By EditorDavid from Slashdot's degrees-of-separation department
A a new article in CIO magazine argues that when it comes to computer science, "few of us really need much of any of it." Slashdot reader itwbennett offers this summary:
At the heart of the matter is the fact that most businesses don't really need programmers to be deep thinkers. For them, it's "just as worthwhile to hire someone from a physics lab who just used Python to massage some data streams from an instrument. They can learn the shallow details just as readily as the CS genius," according to the article.
CIO's anonymous author promises an incomplete list of "why we may be better off ignoring CS majors." Some of the highlights:
Theory distracts and confuses. "Many computer scientists are mathematicians at heart and the theorem-obsessed mindset permeates the discipline." Academic languages are rarely used. "...the academy breeds snobbery and a love for arcane solutions." Many CS professors are mathematicians, not programmers. "One of the dirty secrets about most computer science departments is that most of the professors can't program computers. Their real job is giving lectures and wrangling grants...." Many required subjects are rarely used. "...it's too bad few of us use many data structures any more." Institutions breed arrogance. "...the very nature of academic degrees are designed to give graduates the ability to argue one's superiority with authority. " Many modern skills are ignored. "If you want to understand Node.js, React, game design or cloud computation, you'll find very little of it in the average curriculum... It's very common for computer science departments to produce deep thinkers who understand some of the fundamental challenges without any shallow knowledge of the details that dominate the average employee's day."
"It's not that CS degrees are bad," the article concludes. "It's just that they're not going to speak to the problems that most of us need to solve."Read Replies (0)
By EditorDavid from Slashdot's sky-net department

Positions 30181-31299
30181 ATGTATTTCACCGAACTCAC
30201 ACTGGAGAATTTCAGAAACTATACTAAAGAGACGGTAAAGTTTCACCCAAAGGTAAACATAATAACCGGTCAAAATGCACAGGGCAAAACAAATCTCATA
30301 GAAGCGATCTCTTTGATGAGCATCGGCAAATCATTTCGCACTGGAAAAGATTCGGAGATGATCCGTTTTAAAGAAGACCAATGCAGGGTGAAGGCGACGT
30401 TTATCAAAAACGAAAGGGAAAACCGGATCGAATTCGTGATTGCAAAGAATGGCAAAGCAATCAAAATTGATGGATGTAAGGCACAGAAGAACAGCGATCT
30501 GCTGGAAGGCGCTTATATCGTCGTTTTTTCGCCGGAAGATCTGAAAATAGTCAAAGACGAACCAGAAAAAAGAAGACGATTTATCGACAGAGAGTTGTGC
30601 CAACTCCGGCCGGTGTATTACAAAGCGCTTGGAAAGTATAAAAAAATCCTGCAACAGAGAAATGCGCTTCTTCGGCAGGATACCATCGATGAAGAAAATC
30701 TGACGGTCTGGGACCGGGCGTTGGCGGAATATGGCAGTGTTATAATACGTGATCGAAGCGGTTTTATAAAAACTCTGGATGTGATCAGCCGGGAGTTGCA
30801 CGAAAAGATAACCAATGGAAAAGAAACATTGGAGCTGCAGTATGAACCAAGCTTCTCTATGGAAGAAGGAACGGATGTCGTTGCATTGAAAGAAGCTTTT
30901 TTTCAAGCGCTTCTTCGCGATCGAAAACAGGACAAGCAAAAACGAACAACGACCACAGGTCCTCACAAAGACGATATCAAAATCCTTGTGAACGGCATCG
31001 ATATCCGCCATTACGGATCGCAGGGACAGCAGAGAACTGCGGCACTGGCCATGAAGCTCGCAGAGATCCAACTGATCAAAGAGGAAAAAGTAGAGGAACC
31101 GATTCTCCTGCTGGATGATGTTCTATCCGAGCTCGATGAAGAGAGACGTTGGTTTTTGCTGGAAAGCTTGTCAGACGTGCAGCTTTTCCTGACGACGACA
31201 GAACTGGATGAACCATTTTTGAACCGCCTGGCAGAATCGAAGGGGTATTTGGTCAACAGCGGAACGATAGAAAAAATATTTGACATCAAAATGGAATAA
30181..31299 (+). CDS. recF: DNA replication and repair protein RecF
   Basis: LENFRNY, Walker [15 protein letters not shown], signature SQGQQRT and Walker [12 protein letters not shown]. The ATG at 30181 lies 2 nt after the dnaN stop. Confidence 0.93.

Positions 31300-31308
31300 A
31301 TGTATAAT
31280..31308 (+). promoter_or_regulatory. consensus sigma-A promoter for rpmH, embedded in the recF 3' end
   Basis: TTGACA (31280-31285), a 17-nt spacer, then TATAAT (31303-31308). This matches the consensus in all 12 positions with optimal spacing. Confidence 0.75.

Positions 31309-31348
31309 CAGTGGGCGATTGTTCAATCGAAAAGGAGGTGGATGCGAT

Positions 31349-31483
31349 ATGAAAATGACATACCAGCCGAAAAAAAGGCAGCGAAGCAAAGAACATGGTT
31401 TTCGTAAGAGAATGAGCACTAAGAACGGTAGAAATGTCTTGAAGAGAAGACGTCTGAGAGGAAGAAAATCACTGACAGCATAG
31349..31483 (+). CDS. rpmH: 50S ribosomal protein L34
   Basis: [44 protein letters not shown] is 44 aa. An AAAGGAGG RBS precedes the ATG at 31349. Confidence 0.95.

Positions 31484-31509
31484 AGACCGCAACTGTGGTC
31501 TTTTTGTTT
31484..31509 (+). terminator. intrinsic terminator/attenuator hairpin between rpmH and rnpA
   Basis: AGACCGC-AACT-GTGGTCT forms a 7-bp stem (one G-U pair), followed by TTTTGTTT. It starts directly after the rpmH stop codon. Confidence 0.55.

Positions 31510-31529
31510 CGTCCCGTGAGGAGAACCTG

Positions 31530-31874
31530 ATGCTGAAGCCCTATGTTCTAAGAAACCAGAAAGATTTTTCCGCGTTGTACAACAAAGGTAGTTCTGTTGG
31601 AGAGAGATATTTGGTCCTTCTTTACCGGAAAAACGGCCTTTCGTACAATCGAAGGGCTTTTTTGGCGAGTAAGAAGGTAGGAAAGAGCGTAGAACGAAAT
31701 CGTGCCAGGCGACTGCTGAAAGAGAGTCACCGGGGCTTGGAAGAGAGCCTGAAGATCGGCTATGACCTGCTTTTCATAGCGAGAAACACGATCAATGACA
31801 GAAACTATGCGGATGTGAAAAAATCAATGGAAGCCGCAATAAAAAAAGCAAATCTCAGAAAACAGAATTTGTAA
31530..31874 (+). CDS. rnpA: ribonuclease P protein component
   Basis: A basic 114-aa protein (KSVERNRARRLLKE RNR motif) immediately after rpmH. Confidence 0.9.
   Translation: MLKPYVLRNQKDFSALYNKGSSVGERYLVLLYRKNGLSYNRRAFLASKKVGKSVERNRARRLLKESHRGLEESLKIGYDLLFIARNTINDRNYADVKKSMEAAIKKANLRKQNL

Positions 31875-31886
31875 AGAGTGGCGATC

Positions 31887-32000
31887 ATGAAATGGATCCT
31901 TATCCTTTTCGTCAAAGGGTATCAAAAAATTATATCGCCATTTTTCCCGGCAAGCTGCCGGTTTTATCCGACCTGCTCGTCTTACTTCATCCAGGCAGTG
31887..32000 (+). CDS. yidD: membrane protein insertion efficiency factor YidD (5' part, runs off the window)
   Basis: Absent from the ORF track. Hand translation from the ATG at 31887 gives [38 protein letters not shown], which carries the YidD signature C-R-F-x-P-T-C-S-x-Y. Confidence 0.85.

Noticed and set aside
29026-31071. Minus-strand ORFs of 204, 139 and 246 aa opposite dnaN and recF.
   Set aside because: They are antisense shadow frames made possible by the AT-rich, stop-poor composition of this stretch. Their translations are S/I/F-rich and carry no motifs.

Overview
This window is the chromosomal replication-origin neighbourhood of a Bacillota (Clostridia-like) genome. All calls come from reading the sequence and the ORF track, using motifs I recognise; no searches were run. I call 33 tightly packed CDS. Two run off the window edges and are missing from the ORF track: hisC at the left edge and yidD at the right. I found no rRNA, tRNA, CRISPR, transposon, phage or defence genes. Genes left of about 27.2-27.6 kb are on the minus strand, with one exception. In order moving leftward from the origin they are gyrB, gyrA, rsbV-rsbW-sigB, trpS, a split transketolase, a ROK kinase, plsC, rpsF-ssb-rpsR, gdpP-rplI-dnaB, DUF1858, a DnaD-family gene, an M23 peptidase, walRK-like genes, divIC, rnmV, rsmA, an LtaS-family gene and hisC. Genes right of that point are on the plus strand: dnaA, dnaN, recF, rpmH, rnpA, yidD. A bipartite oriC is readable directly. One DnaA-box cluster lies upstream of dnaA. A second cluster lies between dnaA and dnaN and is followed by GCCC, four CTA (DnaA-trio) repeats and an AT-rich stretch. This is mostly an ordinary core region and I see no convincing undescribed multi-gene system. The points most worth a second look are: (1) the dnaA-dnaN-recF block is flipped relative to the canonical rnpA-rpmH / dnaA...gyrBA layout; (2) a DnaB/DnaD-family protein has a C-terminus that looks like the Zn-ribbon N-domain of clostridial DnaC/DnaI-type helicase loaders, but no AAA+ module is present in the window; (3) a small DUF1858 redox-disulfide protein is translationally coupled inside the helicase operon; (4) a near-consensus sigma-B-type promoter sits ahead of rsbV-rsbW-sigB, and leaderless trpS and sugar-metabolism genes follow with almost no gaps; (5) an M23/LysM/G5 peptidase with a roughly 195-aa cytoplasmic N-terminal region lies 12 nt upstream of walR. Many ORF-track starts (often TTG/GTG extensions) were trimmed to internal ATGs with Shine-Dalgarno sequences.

InfoQ got some interesting insights from their interview with Christophe de Hauwer, the chief strategy and development officer at the communications satellite company SES:
According to Morgan Stanly, the global space economy is predicted to grow from $350 billion in revenues today to more than $1.1 trillion by 2040. This impressive growth is driven by an exploding demand for connectivity... On one hand, satellite will be key to satisfy consumers' demand for always-on, high-performance connectivity. On the other hand, it will play an essential role in providing connectivity to populations in underserved and unserved areas...
[A]irlines are facing growing demands for inflight connectivity: market studies have shown that 63% of travelers think more flights should offer Wi-Fi, and 48% think Wi-Fi in the air should be as fast as it is on the ground. We are shaping and scaling our satellite fleet in order to deliver both the performance and economics needed to take these services mainstream. Whether a plane is travelling along densely populated routes or vast areas of deserts, we want to have them covered with the right kind of connectivity, always on, everywhere.
He also points out that SpaceX's re-usable rockets are just one of the ways space technology is making telecommunications cheaper.
"Electric propulsion means satellites can achieve a 40-50% reduction in their mass; high-throughput spot beams deliver a significantly higher amount of bandwidth than traditional satellites and can reduce cost per bit; fully new digitized payloads enable increased efficiency, full flexibility in global coverage and further optimization of spectrum use."Read Replies (0)
By EditorDavid from Slashdot's trash-talk department
"Ever wondered why pages seem to load slower and slower? Or why it is that browsing seems to take just as long to load a page, even though your broadband connection doubled in speed a couple of months ago?" gb7djk, a long-time Slashdot reader, blames "the bullshit web" -- as described in this essay by Calgary-based front-end developer Nick Heer (who does his testing on a 50 Mbps connection).